3 Tips for Serving Fresh Foodservice Content

With new social channels popping up everywhere you turn, it’s never been more important to offer relevant content. Operators want to feel connected to brands and expect to see what’s fresh and trending. Keeping up with this expectation is a challenge for many companies. Any touchpoints with outdated imagery can brand them as out of touch or irrelevant, making routine updates crucial. Thankfully, with a little bit of planning on the front end, some of the most engaging types of content are fairly easy to create. Here are 3 ways to freshen up your photo and video library.

  1. Real-time shareable content.

Real-time content offers operators an informal look at your company and its personality. Think playful Boomerang videos from behind the scenes of a photoshoot or snapshots of your sales team at a trade show. These don’t need to be captured by a professional photographer, but teaming up with an agency for content scheduling and shooting tips will take most of the burden off of you.

  1. New product uses and recipes.

Sharing innovative product uses or trend-inspired recipes is a great way to make your company relevant. Think drool-worthy photography that re-introduces a classic product in a new way. Or maybe you’ve got a 15-year-old recipe with hundreds of 5-star reviews. Having a shiny new photo to tout on your social platforms will give it new life. Though more planning is often required for this photography, its use is virtually limitless from print to web to social.

  1. How-to instructional videos.

Quick how-to videos have grown in popularity over the last 5 years and have great stopping power. Think short Tasty-style videos that demo a recipe or showcase product versatility. Even a more straightforward video for how to use a new product adds value and interactivity to your website’s product page. The goal here is to build up a branded video series over time that compels operators to keep coming back for more.

Want to freshen up your photo or video library? We’d love to help. Reach out to Anita Nelson at anita@infoodmktg.com or 612-353-3410 to chat.

 

Gingerbread Cookies

The most wonderful time of the year deserves wonderful cookies. With the holidays fast approaching, you’ll need these gingerbread cookies from Alyssa’s recipe book.

Makes 7 dozen, 3-inch cookies

A nostalgic holiday cookie, perfect for rolling and decorating to keep a classic holiday tradition alive.

Ingredients

Cookies

  • 2 sticks butter, softened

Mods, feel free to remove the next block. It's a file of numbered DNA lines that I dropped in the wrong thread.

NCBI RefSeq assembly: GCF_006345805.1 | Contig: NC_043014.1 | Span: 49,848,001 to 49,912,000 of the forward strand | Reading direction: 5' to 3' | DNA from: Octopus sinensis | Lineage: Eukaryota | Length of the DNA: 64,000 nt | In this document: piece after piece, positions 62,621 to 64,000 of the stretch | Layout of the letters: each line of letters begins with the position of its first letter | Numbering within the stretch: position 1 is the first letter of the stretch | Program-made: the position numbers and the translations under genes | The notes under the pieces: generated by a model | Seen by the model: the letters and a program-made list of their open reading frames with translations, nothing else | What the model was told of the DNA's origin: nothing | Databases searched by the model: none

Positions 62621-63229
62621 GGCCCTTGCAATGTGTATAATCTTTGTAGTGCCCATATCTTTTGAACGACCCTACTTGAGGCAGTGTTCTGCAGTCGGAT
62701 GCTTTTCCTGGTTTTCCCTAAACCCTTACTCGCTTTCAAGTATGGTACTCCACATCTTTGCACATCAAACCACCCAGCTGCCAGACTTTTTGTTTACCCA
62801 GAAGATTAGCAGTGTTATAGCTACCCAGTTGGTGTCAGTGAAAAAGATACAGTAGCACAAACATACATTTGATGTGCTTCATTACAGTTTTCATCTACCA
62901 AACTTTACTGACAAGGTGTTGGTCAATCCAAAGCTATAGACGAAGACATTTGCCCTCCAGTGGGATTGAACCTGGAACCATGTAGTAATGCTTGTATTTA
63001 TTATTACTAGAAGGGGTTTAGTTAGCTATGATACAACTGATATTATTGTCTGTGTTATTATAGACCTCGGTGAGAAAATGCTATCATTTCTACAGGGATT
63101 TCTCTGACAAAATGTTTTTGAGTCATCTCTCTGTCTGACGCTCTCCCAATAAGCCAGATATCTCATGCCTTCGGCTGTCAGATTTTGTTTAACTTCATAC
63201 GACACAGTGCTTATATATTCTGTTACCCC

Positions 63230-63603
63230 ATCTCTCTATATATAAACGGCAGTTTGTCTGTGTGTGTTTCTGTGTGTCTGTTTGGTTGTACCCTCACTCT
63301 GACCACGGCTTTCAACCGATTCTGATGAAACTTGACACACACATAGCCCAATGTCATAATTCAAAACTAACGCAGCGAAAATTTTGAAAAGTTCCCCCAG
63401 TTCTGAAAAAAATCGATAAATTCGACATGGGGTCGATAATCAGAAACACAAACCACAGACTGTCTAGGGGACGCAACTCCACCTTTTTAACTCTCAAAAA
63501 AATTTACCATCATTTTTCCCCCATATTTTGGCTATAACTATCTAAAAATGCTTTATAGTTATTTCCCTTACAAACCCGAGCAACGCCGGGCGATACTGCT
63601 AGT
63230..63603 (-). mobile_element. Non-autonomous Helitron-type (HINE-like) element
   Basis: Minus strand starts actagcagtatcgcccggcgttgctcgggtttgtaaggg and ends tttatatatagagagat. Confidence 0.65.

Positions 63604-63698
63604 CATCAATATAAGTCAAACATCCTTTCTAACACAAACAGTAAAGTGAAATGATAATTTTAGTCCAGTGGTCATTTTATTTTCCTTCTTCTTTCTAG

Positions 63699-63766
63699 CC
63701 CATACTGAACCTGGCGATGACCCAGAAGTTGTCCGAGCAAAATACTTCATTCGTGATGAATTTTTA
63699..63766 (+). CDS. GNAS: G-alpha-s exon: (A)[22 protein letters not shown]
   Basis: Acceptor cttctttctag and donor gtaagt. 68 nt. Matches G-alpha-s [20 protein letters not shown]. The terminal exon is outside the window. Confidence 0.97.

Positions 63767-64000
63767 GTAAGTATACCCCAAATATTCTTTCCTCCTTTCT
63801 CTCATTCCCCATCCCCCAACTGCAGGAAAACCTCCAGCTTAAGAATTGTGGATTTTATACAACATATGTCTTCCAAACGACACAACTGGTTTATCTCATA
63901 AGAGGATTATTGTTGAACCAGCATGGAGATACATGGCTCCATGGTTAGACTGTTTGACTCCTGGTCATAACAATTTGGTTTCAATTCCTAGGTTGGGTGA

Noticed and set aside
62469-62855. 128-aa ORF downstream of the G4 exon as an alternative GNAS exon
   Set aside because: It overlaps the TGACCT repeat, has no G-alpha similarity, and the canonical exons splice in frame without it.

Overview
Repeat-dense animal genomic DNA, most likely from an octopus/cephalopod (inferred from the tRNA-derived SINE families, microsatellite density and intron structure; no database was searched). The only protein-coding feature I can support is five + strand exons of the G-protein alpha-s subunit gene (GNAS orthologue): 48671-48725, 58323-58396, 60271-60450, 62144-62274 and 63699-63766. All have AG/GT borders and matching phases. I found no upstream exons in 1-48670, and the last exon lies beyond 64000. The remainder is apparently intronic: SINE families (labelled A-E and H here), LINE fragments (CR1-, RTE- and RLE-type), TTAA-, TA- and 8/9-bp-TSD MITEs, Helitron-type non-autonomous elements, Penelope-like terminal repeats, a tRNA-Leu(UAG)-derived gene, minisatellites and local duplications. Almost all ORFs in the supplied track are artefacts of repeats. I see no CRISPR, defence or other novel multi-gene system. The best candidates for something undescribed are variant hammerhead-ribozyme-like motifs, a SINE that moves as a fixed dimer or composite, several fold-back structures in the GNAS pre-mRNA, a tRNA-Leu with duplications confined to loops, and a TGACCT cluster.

• 1 cup sugar
  • 2 egg yolks – reserve whites for frosting
  • 1 cup molasses
  • 1 cup buttermilk
  • 1 tsp. salt
  • 4 tsp. baking soda
  • 1 Tbsp. cinnamon
  • 1 Tbsp. ginger
  • 2 tsp. cream of tartar
  • 5-6 cups flour

Frosting:

  • 11/2 cups sugar
  • 1/2 cup water
  • 1/2 tsp. vinegar
  • 18 large marshmallows
  • 2 egg whites
  • 11/2 cups powdered sugar
  • 1 tsp. vanilla

Directions:

Cookies:

Cream the butter and sugar until light and fluffy. Add the yolks one at a time and beat until incorporated. Beat in the molasses, buttermilk, salt, baking soda, cinnamon, ginger and cream of tartar. Add the flour a cup at a time, waiting to add the next cup until the previous is mostly incorporated. Dough can be a little sticky since it will be rolled out with flour. Chill the dough until firm.

Preheat oven to 350°F. Roll out chilled dough with flour about 1/4 inch thick. Cut out shapes as desired. Bake for about 6-7 minutes until cookies look set and are starting to brown on the edges. Makes 7 dozen 3-inch cookies.

Frosting:

Put all the ingredients in a double boiler or a heatproof bowl set over a saucepan with an inch or 2 of simmering water. Cook and stir until marshmallows are melted. Add egg whites and beat 7 minutes over the double boiler. Add powdered sugar and vanilla and beat until incorporated.

To Assemble:

Spread frosting on cooled cookies or transfer to a piping bag to decorate cooled cookies. Let frosting harden before serving.

Gingerbread Cookies

MAKES 7 DOZEN 3-INCH COOKIES
A nostalgic holiday cookie, perfect for rolling and decorating to keep a classic holiday tradition alive.

INGREDIENTS

COOKIES

  • 2 sticks butter, softened
  • 1 cup sugar
  • 2 egg yolks – reserve whites for frosting
  • 1 cup molasses
  • 1 cup buttermilk
  • 1 tsp. salt
  • 4 tsp. baking soda
  • 1 Tbsp. cinnamon
  • 1 Tbsp. ginger
  • 2 tsp. cream of tartar
  • 5-6 cups flour

FROSTING

  • 11/2 cups sugar
  • 1/2 cup water
  • 1/2 tsp. vinegar
  • 18 large marshmallows
  • 2 egg whites
  • 11/2 cups powdered sugar
  • 1 tsp. vanilla

DIRECTIONS COOKIES

Cream the butter and sugar until light and fluffy.

Add the yolks one at a time and beat until incorporated. Beat in the molasses, buttermilk, salt, baking soda, cinnamon, ginger and cream of tartar.

Add the flour a cup at a time, waiting to add the next cup until the previous is mostly incorporated. Dough can be a little sticky since it will be rolled out with flour.

Chill the dough until firm. Preheat oven to 350°F. Roll out chilled dough with flour about 1/4 inch thick.

Cut out shapes as desired. Bake for about 6-7 minutes until cookies look set and are starting to brown on the edges. Makes 7 dozen 3-inch cookies.